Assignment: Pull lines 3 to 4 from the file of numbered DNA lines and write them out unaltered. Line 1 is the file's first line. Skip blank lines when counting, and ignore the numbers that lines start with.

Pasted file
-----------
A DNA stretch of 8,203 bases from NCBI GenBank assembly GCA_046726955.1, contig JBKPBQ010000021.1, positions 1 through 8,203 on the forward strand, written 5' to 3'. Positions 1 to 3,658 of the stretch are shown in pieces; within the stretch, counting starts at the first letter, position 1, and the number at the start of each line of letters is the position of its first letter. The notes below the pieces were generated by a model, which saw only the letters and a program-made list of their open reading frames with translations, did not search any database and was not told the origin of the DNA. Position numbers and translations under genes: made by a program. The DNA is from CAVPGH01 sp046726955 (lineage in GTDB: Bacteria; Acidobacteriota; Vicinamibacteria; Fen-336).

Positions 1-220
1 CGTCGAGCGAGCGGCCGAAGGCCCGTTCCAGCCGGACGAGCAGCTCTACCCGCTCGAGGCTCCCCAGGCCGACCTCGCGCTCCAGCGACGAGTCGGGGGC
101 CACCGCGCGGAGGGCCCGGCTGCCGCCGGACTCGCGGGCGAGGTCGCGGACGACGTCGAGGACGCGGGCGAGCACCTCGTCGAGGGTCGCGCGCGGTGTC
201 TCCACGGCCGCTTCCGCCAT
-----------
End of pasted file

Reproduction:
1 CGTCGAGCGAGCGGCCGAAGGCCCGTTCCAGCCGGACGAGCAGCTCTACCCGCTCGAGGCTCCCCAGGCCGACCTCGCGCTCCAGCGACGAGTCGGGGGC
101 CACCGCGCGGAGGGCCCGGCTGCCGCCGGACTCGCGGGCGAGGTCGCGGACGACGTCGAGGACGCGGGCGAGCACCTCGTCGAGGGTCGCGCGCGGTGTC